Hela Apparel’s Group CEO and Director Dilanka Jinadasa spoke of the headwinds and tailwinds of the apparel industry. He said among factors to watch are whether the demand from the Western markets will be sustainable especially with inflation on the rise and how the industry navigates. He said that Hela having expanded from a Rs. 500 million business 10 years ago to a Rs. 200 billion turnover in FY22 needs a lot of working capital given the rapid growth and the challenge was whether the banking sector can support with the required dollar liquidity.
Current and upcoming operating environment
The business leaders were also questioned about the current and upcoming operating environment especially with higher interest rates and planned increase in taxation. However, all of them stressed on the importance of ensuring business continuity and impact of higher taxation as secondary.
Hayleys’ Ganegoda said that to pay taxes companies have to make profits. This can be very challenging in turbulent times, so the focus is more on addressing business continuity aspects.
“In order to boost government revenue via higher taxes, I hope the Government won’t kill the geese that lay the golden egg. Government must encourage reinvestment as well as R&D thereby ensuring exports and employment are retained. Apart from merely increasing the rate, the Government also needs to step up on efficient tax administration and collection,” Ganegoda added.
LOLC’s Jayawardena was of the view that the operating environment will be challenging. “Tax increase apart, the country’s situation is affecting sectors such as tourism.”
“In the medium to long-term we are very optimistic about Sri Lanka. In the short term we need to look outside Sri Lanka to enhance revenues,” Jayawardena added.
JKH’s Cooray said investments such as Cinnamon Life, Colombo West Terminal reflect JKH’s positive outlook on Sri Lanka. “At present the issue is not about taxation which however must come progressively with proper private consultation of the private sector but addressing business continuity, supply chain issues. We have seen a lot of SME level businesses impacted,” he said.
TeeJay’s De Silva said costs have risen but focus is on operational excellence, improving productivity and efficiency with technology and digital transformation as well as product transformation to add value. Initiatives such as pursuing ESG framework helps companies to improve their competitiveness.
Hela’s Jinadasa said business continuity issues, dollar liquidity and support from the banking sector were listed as important.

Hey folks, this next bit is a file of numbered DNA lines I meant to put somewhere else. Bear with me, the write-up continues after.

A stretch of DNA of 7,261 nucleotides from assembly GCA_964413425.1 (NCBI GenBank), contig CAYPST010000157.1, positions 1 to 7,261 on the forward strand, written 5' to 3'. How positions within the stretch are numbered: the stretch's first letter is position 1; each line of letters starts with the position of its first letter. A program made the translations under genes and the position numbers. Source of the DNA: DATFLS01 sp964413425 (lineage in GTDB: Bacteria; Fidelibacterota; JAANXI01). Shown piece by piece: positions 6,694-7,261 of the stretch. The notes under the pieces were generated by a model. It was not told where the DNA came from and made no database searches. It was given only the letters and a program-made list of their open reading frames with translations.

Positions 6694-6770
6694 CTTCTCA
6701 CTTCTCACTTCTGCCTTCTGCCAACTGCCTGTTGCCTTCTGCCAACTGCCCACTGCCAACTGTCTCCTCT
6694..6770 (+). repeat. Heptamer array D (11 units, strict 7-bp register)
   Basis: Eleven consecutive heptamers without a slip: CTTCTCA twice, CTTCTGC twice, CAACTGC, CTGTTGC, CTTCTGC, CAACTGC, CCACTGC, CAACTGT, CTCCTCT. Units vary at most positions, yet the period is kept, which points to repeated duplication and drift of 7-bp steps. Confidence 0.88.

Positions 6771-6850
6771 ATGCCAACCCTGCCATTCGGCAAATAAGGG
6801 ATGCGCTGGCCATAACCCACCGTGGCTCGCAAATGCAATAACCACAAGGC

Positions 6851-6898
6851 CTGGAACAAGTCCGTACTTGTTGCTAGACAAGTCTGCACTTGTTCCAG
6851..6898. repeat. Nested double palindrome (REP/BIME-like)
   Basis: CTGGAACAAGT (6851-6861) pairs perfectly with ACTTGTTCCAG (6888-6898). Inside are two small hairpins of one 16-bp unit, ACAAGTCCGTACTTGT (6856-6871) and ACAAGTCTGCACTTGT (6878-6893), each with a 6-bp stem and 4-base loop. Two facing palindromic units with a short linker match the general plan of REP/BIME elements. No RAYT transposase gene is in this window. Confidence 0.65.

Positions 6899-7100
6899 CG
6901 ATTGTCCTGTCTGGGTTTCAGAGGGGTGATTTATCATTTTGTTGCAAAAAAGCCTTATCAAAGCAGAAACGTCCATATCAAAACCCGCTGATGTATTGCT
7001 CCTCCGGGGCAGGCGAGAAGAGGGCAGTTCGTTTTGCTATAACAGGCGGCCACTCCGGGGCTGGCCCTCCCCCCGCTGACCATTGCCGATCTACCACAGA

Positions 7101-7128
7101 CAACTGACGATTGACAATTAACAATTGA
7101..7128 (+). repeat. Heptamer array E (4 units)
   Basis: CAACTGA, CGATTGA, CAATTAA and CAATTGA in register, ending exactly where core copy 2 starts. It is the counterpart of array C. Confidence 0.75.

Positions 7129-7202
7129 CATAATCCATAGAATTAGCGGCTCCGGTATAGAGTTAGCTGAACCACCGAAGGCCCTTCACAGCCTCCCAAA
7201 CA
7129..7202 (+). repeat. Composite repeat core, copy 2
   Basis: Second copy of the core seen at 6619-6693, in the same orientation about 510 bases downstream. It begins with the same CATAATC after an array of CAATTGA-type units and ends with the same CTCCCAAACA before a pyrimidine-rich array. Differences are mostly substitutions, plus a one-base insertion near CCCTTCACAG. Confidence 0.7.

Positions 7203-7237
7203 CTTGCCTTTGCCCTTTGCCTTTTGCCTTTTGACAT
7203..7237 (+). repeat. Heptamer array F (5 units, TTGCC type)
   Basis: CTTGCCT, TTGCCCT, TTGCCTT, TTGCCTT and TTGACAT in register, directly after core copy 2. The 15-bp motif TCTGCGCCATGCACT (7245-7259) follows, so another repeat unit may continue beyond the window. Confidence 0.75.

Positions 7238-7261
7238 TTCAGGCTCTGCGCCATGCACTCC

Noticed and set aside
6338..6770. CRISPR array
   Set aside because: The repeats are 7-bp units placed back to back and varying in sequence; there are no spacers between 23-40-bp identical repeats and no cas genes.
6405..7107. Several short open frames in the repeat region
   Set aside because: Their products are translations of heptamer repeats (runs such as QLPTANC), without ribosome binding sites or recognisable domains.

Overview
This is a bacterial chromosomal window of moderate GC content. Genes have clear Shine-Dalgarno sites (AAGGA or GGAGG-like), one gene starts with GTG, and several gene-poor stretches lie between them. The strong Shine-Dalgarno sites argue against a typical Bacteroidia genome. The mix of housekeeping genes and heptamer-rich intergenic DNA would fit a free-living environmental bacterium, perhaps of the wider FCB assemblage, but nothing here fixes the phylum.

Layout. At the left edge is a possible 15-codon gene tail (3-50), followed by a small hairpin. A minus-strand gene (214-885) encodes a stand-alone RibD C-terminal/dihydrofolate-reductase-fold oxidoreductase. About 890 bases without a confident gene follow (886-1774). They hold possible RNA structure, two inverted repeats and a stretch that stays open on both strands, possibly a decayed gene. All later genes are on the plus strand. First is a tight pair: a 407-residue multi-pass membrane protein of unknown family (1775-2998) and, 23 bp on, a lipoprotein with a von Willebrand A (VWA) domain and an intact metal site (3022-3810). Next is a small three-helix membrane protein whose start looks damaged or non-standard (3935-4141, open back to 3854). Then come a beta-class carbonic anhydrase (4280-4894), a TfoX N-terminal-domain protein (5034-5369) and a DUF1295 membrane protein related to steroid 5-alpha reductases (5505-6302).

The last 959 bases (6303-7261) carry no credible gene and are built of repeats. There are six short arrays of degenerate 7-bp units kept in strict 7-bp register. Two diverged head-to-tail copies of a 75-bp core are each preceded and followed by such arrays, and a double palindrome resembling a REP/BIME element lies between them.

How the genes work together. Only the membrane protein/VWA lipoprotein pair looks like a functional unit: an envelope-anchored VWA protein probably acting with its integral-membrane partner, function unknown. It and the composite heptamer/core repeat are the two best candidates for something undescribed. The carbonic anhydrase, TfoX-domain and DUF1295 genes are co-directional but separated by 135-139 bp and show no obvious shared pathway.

Enhancing shareholder value
The panel of business leaders was posed with the question how important and what they are doing in terms of enhancing shareholder value.
LOLC’s Jayawardena said: “We have been driving shareholder value via diversification. This is both domestic – from a financial conglomerate to trading, plantations, leisure, as well as diversifying into regional markets such as Asia, Africa, India as well as talking to some financial institutions in Russia among others. Given turbulent conditions in the Sri Lankan economy we have been hedging our risks overseas. We will continue on this path of diversification.”
He said another means of driving shareholder value is through mergers and acquisitions. He referred to the recent merger of the two large financial institutions – LOLC Finance and Commercial Leasing and Finance into one bringing major synergies into the financial sector business.
“This will help us to put greater focus on our core business, grow our profitability and enhance shareholder value,” he added.
“In terms of rewarding our shareholders, if one takes a medium to long term view, there has been an increase in the value of LOLC shares. In the past decade, the average appreciation is close to 30%. Of course, in the future, we might change some of these strategies but at present we are fully focussed on the bottom line. The FY22 results will reflect this,” Jayawardena added.
JKH’s Cooray said diversification has been a key part of JKH’s DNA and has helped the Group over the years. JKH has continued to invest amidst turbulent times to create a strong platform for future growth.
“We have refurbished our entire resort portfolio in the Maldives whilst improvements were made to the properties in Sri Lanka as well. Despite the recent setback, we saw tourism rebounding in Sri Lanka earlier on and confident that it will reach pre-COVID levels like it happened in the Maldives. With the giant Indian market booming, the opportunities for tourism in Sri Lanka are far greater and Cinnamon Life will be a catalyst in creating demand. The Colombo West Terminal too will further enhance shareholder value in the long term,” Cooray added.
Expolanka Ahamed said the Group has been addressing measures to enhance growth. “In the past three years we have grown from $ 500 million to $ 1 billion and to $ 3 billion in FY22. This was possible due to focussed strategies.”
He explained that one is that Expolanka has on-boarded more strategic customers than three years ago. “We also diversified the customer base from a predominantly apparel focus to pharmaceuticals, electronics and automobiles etc. In doing so we build new competence. The other is expanding our global footprint in Asia and Americas taking advantage of dynamics in global trade. In the last 18 months we made three strategic acquisitions in the US, the world’s largest market. We also benefited from strength and the capital support from our major shareholder SG Holdings of Japan,” Ahamed added.
He also said Expo was committed to a dividend policy of 22% per annum subject to the availability of free cash flow and required Board and other necessary approvals. “What we have achieved in recent years isn’t windfall profits but hard earned. From the exchange gains, what was reported was only Rs. 11 billion out of Rs. 72 billion driven from fundamentals. We will endeavour to strike a good balance in terms of rewarding shareholders as well as investing into the future of our business,” Expolanka CFO said.
Hayley’s Ganegoda said his Group has been maintaining a consistent dividend policy and it will be continued in the future too.
Why the share price does not reflect company performance was also discussed at the panel.
Ganegoda said the share buy-back is considered when there is excess liquidity whilst Cooray concurred and said the objective of such move is not to boost the share price.
Jayawardena opined that: “why sometimes share price doesn’t reflect company performance is we don’t have forums like this which facilitate general investing public and the management discussion. Sri Lanka is also a very thin market” whilst Ganegoda added low public float could be another factor.
Pix by Upul Abayasekara